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SMC Supervisors and Exempt Union vs

Hon Laguesma
G.R. No. 110399 August 15, 1997
SAN MIGUEL CORPORATION SUPERVISORS AND EXEMPT UNION vs.
HONORABLE BIENVENIDO E. LAGUESMA
FACTS:
Petitioner union filed before the Department of Labor and Employment (DOLE) a
Petition for Direct Certification or Certification Election among the supervisors
and exempt employees of the SMC Magnolia Poultry Products Plants of Cabuyao,
San Fernando and Otis. Med-Arbiter Danilo L. Reynante issued an Order for the
conduct of certification election among the supervisors and exempt employees
of the SMC Magnolia Poultry Products Plants of Cabuyao, San Fernando and Otis
as one bargaining unit.

Respondent San Miguel Corporation opposed arguing that the Med-Arbiters


committed an error in grouping together all three separate plants into one
bargaining unit, and in including supervisory levels 3 and above whose positions
are confidential in nature.

The public respondent citing the doctrine enunciated in Philips Industrial


Development, Inc. v. NLRC issued an order excluding the employees under
supervisory levels 3 and 4 and the so-called exempt employees from the
proposed bargaining unit and ruled out their participation in the certification
election.
ISSUES:
1. Whether Supervisory employees 3 and 4 and the exempt employees of the
company are considered confidential employees, hence ineligible from joining a
union.

2. If they are not confidential employees, do the employees of the three plants
constitute an appropriate single bargaining unit?

HELD:
1. NO. Supervisory employees 3 and 4 and the exempt employees of the company
do not fall within the term confidential employees who may be prohibited from
joining a union.

Confidential employees are those who (1) assist or act in a confidential capacity,
(2) to persons who formulate, determine, and effectuate management policies in
the field of labor relations. The two criteria are cumulative, and both must be
met if an employee is to be considered a confidential employee that is, the
confidential relationship must exist between the employee and his supervisor,
and the supervisor must handle the prescribed responsibilities relating to labor
relations.
An important element of the confidential employee rule is the employees need
to use labor relations information. Thus, in determining the confidentiality of
certain employees, a key question frequently considered is the employees
necessary access to confidential labor relations information.
In the case at bar, supervisors 3 and above may not be considered confidential
employees merely because they handle confidential data as such must first be
strictly classified as pertaining to labor relations for them to fall under said
restrictions. The information they handle are properly classifiable as technical
and internal business operations data which, to our mind, has no relevance to
negotiations and settlement of grievances wherein the interests of a union and
the management are invariably adversarial. Since the employees are not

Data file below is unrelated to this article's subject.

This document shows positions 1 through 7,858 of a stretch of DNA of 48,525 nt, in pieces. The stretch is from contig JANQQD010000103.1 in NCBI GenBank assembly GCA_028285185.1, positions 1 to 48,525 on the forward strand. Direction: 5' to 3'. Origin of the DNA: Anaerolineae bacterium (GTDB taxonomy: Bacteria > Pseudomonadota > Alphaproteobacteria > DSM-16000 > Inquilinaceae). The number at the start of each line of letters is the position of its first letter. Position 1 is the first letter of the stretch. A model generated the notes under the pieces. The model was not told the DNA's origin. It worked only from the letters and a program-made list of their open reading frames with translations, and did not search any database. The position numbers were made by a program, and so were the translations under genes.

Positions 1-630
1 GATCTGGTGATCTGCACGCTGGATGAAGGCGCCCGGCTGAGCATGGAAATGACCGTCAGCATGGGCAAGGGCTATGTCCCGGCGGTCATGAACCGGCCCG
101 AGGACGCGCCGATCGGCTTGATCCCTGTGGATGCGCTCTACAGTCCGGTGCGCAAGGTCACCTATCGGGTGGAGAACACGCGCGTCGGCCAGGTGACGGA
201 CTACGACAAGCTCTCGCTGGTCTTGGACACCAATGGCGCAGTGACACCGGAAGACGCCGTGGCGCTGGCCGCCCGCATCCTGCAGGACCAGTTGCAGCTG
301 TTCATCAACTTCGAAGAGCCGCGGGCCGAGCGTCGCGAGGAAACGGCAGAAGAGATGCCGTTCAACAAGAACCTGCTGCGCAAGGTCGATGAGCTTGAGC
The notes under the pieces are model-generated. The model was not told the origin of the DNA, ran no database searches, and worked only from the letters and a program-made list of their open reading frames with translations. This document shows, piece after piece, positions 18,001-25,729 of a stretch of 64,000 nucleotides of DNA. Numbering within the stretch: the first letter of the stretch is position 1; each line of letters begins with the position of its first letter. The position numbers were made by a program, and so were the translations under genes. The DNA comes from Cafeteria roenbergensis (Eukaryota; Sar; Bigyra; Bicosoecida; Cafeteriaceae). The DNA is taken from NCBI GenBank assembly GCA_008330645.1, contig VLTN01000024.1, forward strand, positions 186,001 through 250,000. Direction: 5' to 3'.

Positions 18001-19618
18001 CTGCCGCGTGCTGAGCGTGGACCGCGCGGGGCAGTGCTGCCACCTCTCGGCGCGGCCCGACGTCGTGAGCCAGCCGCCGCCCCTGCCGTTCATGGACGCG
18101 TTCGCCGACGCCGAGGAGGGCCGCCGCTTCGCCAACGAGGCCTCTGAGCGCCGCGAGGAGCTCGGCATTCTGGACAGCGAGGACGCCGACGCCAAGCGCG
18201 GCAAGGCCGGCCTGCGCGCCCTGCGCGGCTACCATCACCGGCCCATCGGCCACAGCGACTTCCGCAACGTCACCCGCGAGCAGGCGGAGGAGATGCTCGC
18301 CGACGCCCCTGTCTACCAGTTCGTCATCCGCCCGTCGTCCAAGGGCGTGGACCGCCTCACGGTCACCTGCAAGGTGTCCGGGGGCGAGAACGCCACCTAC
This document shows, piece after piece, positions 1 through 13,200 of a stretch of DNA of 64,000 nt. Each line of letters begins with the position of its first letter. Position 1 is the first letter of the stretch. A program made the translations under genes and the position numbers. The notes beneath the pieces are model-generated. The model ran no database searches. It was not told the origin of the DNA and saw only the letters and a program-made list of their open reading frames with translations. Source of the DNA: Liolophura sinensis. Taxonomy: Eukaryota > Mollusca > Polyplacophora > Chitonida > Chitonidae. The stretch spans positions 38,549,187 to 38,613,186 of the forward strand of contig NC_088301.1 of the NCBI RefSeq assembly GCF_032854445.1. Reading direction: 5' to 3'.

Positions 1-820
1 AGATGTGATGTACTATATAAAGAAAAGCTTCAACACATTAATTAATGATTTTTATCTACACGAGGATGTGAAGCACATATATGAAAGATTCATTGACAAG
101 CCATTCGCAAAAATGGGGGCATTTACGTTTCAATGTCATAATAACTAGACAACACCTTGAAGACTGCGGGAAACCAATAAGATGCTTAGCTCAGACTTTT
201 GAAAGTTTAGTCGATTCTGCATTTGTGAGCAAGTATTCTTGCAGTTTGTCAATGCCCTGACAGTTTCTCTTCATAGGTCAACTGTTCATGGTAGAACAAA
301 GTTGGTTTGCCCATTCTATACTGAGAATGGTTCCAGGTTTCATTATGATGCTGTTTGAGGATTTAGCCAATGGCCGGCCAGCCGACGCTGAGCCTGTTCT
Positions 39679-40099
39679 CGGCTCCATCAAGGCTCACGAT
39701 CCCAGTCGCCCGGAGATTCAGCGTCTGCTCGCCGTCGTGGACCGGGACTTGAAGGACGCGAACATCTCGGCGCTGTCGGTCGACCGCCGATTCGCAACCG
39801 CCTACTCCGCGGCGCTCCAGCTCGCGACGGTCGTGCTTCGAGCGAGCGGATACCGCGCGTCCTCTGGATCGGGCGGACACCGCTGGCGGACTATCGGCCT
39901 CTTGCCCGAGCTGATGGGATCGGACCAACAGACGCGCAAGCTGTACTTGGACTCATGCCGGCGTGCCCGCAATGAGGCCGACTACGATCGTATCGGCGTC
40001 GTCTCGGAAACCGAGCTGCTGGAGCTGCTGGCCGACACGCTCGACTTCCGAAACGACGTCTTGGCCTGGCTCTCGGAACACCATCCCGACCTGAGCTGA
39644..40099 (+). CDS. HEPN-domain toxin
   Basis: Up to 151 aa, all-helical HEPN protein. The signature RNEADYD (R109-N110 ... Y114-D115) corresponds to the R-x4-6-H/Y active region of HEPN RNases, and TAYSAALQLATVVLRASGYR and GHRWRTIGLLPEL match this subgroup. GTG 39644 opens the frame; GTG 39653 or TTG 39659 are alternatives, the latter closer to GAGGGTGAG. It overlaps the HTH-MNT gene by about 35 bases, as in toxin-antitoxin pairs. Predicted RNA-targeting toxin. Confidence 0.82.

classifiable under the confidential type, this Court rules that they may
appropriately form a bargaining unit for purposes of collective bargaining.
Furthermore, even assuming that they are confidential employees, jurisprudence
has established that there is no legal prohibition against confidential employees
who are not performing managerial functions to form and join a union.

2. YES. An appropriate bargaining unit may be defined as a group of


employees of a given employer, comprised of all or less than all of the entire
body of employees, which the collective interest of all the employees, consistent
with equity to the employer, indicate to be best suited to serve the reciprocal
rights and duties of the parties under the collective bargaining provisions of
the law.
A unit to be appropriate must effect a grouping of employees who have
substantial, mutual interests in wages, hours, working conditions and other
subjects of collective bargaining.
It is readily seen that the employees in the instant case have community or
mutuality of interests, which is the standard in determining the proper
constituency of a collective bargaining unit. It is undisputed that they all belong
to the Magnolia Poultry Division of San Miguel Corporation. This means that,
although they belong to three different plants, they perform work of the same
nature, receive the same wages and compensation, and most importantly, share
a common stake in concerted activities.

In light of these considerations, the Solicitor General has opined that separate
bargaining units in the three different plants of the division will fragmentize the
employees of the said division, thus greatly diminishing their bargaining
leverage. Any concerted activity held against the private respondent for a labor
grievance in one bargaining unit will, in all probability, not create much impact
on the operations of the private respondent. The two other plants still in
operation can well step up their production and make up for the slack caused by
the bargaining unit engaged in the concerted activity. This situation will clearly
frustrate the provisions of the Labor Code and the mandate of the Constitution.